WILLEMSTAD – According to Dutch lawyer Stijn Franken, many other scenarios are possible in the murder of Helmin Wiels, but the Public Prosecution has failed to investigate them.
According to Franken, this has created a tunnel vision, as a result of which the Public Prosecution Service (OM) continues to insist that former Finance Minister Jamaloodin ordered the murder of Helmin Wiels in 2013.
Franken is the attorney representing Jamaloodin’s defense team, during the appeal in the Maximus case. Jamaloodin was sentenced to 28 years in the first instance for provoking the death of Helmin Wiels.
In addition to Franken, who successfully defended Lucia de B. in the Netherlands, the team consists of Eldon “Peppie” Sulvaran, Athena Sulvaran, Mirto Murray and Rutsel Martha. The defense held its extensive plea spread over two days, January 26 and 27.
Franken says the allegations against the former minister are nothing more than speculation. Franken also emphasizes that the former minister had already left politics in 2013 and had no reason to have Helmin Wiels murdered.
In addition to other scenarios that the OM should have investigated, according to Franken, there are also certain details of the case that the OM should have investigated further. Wiels, for example, had several enemies because he was critical and exposed a lot of sensitive information about people and authorities.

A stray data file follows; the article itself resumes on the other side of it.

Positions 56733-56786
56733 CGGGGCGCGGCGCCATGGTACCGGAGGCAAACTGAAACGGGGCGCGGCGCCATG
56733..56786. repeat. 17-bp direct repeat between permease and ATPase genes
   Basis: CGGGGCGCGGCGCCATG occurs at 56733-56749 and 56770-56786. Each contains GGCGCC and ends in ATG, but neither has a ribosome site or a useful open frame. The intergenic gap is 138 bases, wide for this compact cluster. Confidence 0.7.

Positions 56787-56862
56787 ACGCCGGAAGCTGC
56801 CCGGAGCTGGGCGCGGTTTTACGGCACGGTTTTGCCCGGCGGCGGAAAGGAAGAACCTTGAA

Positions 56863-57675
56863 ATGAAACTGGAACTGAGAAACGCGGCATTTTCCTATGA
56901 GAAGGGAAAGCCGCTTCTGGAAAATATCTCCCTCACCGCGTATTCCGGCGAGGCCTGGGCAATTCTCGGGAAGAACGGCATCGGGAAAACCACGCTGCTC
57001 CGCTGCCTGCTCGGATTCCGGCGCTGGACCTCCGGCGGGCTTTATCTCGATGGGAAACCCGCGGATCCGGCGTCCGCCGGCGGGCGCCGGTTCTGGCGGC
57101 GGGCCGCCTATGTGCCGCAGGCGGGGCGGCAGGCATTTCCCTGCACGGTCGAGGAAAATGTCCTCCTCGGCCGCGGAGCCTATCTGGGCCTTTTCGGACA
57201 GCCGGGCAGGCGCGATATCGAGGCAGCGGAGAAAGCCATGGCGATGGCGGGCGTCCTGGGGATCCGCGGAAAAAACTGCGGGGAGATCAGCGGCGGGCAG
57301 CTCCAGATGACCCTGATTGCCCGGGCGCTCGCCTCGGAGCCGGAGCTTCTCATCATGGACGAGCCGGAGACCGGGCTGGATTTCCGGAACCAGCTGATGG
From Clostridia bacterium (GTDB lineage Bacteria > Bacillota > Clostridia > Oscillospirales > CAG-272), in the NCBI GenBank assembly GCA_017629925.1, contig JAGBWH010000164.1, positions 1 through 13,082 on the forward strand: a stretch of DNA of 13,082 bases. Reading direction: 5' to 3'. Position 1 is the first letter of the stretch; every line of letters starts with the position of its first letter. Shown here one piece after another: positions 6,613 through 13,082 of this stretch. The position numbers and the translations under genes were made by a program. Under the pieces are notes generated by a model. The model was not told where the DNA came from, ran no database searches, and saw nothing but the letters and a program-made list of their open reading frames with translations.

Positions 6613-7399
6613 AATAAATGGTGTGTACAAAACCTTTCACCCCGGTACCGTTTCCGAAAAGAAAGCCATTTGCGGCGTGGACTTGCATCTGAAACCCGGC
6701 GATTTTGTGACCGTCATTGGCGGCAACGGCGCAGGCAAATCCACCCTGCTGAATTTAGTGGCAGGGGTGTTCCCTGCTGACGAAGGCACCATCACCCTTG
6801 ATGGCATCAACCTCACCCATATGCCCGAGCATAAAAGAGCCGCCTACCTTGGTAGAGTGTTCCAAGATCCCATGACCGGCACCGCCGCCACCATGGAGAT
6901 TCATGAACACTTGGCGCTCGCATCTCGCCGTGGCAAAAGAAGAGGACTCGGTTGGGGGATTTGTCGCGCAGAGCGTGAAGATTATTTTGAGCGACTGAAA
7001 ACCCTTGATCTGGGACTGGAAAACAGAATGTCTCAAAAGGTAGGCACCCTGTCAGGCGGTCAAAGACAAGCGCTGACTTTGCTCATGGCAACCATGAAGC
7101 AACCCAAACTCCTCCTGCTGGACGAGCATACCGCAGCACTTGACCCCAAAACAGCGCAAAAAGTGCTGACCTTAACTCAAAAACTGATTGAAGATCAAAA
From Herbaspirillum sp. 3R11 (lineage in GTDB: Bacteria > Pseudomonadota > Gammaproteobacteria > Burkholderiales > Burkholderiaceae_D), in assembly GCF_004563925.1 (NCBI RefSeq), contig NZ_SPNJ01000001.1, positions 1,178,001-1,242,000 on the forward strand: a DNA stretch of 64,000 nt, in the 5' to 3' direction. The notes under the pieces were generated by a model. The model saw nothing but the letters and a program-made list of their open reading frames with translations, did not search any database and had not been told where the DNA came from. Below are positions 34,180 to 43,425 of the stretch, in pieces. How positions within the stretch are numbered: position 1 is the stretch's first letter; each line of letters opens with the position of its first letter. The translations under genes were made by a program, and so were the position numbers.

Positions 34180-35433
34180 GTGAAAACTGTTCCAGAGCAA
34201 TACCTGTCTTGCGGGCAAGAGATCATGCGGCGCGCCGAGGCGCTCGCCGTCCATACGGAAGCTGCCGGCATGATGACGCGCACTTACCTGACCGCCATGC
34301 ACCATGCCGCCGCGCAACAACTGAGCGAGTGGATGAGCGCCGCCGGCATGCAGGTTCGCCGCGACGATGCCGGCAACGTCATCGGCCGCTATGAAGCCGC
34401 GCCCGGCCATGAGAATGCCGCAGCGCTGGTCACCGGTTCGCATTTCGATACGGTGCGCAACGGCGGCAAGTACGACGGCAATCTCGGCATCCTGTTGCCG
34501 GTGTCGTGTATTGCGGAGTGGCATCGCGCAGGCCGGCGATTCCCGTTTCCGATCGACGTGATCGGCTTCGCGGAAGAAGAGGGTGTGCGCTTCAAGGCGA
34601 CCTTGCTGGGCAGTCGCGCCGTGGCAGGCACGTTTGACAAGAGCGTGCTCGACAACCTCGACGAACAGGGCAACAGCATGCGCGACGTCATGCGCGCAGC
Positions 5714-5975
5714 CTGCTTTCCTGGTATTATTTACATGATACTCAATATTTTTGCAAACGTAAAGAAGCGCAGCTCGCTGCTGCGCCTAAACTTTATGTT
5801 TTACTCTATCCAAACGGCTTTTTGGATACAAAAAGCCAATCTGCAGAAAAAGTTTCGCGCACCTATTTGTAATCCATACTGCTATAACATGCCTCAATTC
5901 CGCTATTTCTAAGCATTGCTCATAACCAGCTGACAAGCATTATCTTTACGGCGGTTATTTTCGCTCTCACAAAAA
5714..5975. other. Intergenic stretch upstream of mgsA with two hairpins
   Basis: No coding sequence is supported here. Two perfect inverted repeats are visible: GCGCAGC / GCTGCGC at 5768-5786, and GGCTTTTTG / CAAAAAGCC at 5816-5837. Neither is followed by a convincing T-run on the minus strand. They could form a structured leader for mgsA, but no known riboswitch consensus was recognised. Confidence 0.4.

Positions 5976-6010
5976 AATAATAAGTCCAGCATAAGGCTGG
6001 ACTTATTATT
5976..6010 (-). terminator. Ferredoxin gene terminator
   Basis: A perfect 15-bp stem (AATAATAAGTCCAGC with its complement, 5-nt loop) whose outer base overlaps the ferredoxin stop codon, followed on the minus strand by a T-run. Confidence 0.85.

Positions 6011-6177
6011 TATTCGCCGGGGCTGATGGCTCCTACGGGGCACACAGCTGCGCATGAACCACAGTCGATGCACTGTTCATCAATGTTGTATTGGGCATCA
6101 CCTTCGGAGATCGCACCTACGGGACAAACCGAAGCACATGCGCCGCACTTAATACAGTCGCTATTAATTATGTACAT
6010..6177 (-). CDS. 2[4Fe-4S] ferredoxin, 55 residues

Wiels also had a falling out with the political party MFK, because he no longer wanted to form a coalition with that party. He would have received a text message just before his death that said: “Now you are in trouble! Jardim ruined it for you. You are not doing well!”
It also turned out that Wiels had money in a bank account in Miami. All the money was then completely withdrawn after he was killed. But that too has not been investigated further.
Franken believes that the Public Prosecution Service was mainly concerned with putting Jamaloodin in a negative light by constantly talking about the embezzlement of the 450,000 government subsidies and that he would have spent his pre-trial detention in Venezuela partying.
But according to the lawyer, it is not about what kind of person Jamaloodin is, but whether it can really be convincingly demonstrated that he actually ordered and paid for the murder of Wiels.
Bron: Curacao Chronicle